Where, When, and How to Use Customer Stories

When do customers create stories?

If you’re an employer, the answer to this question is a bit depressing – most customers are creating stories during normal working hours. In fact, 57% of customer stories are created between 9:00am-5:00pm PST. It makes sense, this is when they’re in front of a computer and able to write their review, post that instagram photo of their content, or weighing in on a topic relevant to your community.

When do people submit customer stories


When you look at the day of the week, you see a similar trend. Over 68% of all participation comes between Monday through Thursday, with participation tapering off around Friday and the weekend. The peak time is 2:00pm on Tuesday – that must be the most boring part of the workday!


Another interesting trend to note, is that while participation during the week is predominantly on desktop, on the weekend this shifts. Mobile participation peaks on Saturdays, where 50% of all content created is from a mobile device, while it is about 20% during the week. If people are submitting these stories from the office, it makes sense that this would be from a desktop computer. However, on the weekend, when they’re on the go, it would make sense that mobile would be an easier way to participate.


Where to Use Customer Stories

The answer is simple – you should use customer stories everywhere and anywhere you’re interacting with customers. In order to provide you with a few examples of what this means, here are a few options that we see the most frequently.

  1. Website: The first place we see brands using customer stories is on their main .com domain. The homepage is a great place to showcase these stories, often replacing the timeless but static text “testimonials” that usually end up on a homepage. A lot of brands are starting to make the move to incorporate customer stories into their product detail pages. It’s a great call if you have product detail pages – it showcases your community using your product, and is a great way to ramp up the amount of visual content you have for each of your products. It’s also commonplace for us to see our clients take the hashtag that they’re using for their campaign, and turn it into a page on their site. So #BareSelfie becomes .com/bareSelfie – it really is worth dedicated a page for this. Lastly, the About Us page is a popular destination to showcase your community stories.
  2. Social: Social media experts are always complaining about their voracious appetite for new content and the lack thereof. Customer stories are a great way to not just plug that hole, but to do so with the most dynamic, relatable, and original content out there. It turns your customers into a content factory. The great thing here is that – as we discussed previously – using these stories as a shout out to customers not only improves that relationship, but can also be an incredible incentive and motivator for others to share their story as well.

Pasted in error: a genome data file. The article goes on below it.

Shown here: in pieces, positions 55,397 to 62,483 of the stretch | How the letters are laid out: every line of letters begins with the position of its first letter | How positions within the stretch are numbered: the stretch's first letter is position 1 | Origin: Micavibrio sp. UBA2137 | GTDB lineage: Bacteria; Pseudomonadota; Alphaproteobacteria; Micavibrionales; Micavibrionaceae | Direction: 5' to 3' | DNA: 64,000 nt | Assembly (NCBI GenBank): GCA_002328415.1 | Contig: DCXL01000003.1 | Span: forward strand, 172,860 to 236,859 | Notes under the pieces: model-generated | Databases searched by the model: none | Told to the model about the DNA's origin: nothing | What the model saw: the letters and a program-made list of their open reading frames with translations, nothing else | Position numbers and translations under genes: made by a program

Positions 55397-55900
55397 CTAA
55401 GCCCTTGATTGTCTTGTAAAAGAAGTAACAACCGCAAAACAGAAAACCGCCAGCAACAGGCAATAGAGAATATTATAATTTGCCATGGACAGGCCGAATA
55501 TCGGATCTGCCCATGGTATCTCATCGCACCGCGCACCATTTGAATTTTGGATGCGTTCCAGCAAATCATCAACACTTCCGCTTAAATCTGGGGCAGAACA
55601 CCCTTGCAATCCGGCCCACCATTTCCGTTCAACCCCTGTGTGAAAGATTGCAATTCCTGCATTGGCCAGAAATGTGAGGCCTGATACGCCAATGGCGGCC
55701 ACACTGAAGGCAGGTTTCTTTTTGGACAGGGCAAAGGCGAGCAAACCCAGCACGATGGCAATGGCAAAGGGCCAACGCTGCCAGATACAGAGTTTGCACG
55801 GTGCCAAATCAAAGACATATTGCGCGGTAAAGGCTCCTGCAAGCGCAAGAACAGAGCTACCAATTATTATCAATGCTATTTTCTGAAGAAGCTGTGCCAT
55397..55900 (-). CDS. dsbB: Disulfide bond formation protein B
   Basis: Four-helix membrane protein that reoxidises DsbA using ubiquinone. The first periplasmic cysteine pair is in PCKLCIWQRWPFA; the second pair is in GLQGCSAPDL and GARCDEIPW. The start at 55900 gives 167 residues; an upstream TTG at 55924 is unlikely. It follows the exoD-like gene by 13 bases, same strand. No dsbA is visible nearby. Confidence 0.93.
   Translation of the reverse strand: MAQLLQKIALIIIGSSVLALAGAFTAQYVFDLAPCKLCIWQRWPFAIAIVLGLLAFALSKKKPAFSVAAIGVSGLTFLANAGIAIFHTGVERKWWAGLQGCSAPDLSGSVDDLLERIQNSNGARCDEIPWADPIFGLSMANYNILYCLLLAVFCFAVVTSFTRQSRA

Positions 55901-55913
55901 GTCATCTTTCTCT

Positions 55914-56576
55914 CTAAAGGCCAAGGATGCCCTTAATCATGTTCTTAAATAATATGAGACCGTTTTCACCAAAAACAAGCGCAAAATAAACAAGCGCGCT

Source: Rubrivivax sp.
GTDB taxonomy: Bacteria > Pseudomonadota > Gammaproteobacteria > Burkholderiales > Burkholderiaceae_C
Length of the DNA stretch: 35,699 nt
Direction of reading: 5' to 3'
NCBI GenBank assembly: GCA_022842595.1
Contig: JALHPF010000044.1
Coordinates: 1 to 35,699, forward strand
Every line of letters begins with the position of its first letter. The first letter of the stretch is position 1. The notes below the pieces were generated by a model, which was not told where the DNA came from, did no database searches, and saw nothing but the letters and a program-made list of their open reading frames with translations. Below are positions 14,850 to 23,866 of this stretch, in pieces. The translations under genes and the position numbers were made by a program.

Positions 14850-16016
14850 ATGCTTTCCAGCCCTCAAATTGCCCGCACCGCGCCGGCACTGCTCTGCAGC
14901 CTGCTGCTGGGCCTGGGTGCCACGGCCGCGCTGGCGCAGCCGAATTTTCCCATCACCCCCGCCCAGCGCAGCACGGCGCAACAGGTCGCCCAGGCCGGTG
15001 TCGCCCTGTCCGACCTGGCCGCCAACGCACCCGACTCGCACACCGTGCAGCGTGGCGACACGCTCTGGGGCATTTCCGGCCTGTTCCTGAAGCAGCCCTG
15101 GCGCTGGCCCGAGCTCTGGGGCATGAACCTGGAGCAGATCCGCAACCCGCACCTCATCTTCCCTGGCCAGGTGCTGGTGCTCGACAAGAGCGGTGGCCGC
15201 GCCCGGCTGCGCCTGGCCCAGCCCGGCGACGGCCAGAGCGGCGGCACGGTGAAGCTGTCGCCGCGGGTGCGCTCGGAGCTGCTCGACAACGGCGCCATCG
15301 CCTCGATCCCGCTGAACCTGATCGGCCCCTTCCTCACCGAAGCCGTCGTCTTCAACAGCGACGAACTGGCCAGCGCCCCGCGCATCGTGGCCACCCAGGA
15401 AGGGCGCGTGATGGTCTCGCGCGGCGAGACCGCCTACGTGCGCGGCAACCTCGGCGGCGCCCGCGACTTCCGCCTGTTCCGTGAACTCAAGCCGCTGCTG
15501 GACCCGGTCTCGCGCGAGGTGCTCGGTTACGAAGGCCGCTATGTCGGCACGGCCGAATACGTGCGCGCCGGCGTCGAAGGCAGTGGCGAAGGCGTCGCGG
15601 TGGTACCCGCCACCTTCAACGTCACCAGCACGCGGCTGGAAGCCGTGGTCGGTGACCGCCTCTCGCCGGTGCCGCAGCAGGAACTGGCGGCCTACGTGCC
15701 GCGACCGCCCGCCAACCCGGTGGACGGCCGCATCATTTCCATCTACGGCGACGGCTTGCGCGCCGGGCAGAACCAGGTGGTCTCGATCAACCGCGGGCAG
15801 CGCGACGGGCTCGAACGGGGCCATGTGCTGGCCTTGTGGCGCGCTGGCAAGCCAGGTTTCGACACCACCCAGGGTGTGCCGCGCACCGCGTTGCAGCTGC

3. Email: Inserting customer stories into personalized, dedicated emails or sending them as part of your newsletter is also a great use of this content. If you have a system which knows the demographic information of the recipient, you can even customize the customer story you’re using to better impact the recipient.
  4. Digital Ads: Ads can take customer storytelling to a whole new level in terms of interaction. You can use these as static images or as video ads. You can also use them in much more interactive ways, as we do with our SoapBox interactive ad unit, which enables simultaneous displaying and solicitation of stories within the same ad.
  5. TV: If you’re doing television ads, this is yet another option to consider. You can use the raw stories in your ads – as our client Al Jazeera does frequently, featuring, “Man on the Street” type videos through StoryBox. These videos are displayed on air, to which anchors and costs can respond or amplify. You can also edit these stories into promos – as our clients, Levi’s, UNICEF, and Honey Bunches of Oats have all done. Or you can even use this as a casting call – as Angie’s List and the Cordblood Registry have both done quite successfully.
  6. Billboards: If you utilize digital billboards, this is also a great way to feature your customer stories as well
  7. Product Packaging or Inserts: Your packaging and well as your shipping boxes both make for other ways in which to showcase – and solicit – your customer stories.

We hope that these spark more ideas for you about how, where, and when to use these stories.  Interested in learning more? Check out our webinar on The Science of Storytelling to learn more about how you can get started, or check out our Customer Storytelling Campaign Checklist to learn more about what you can do to get started today.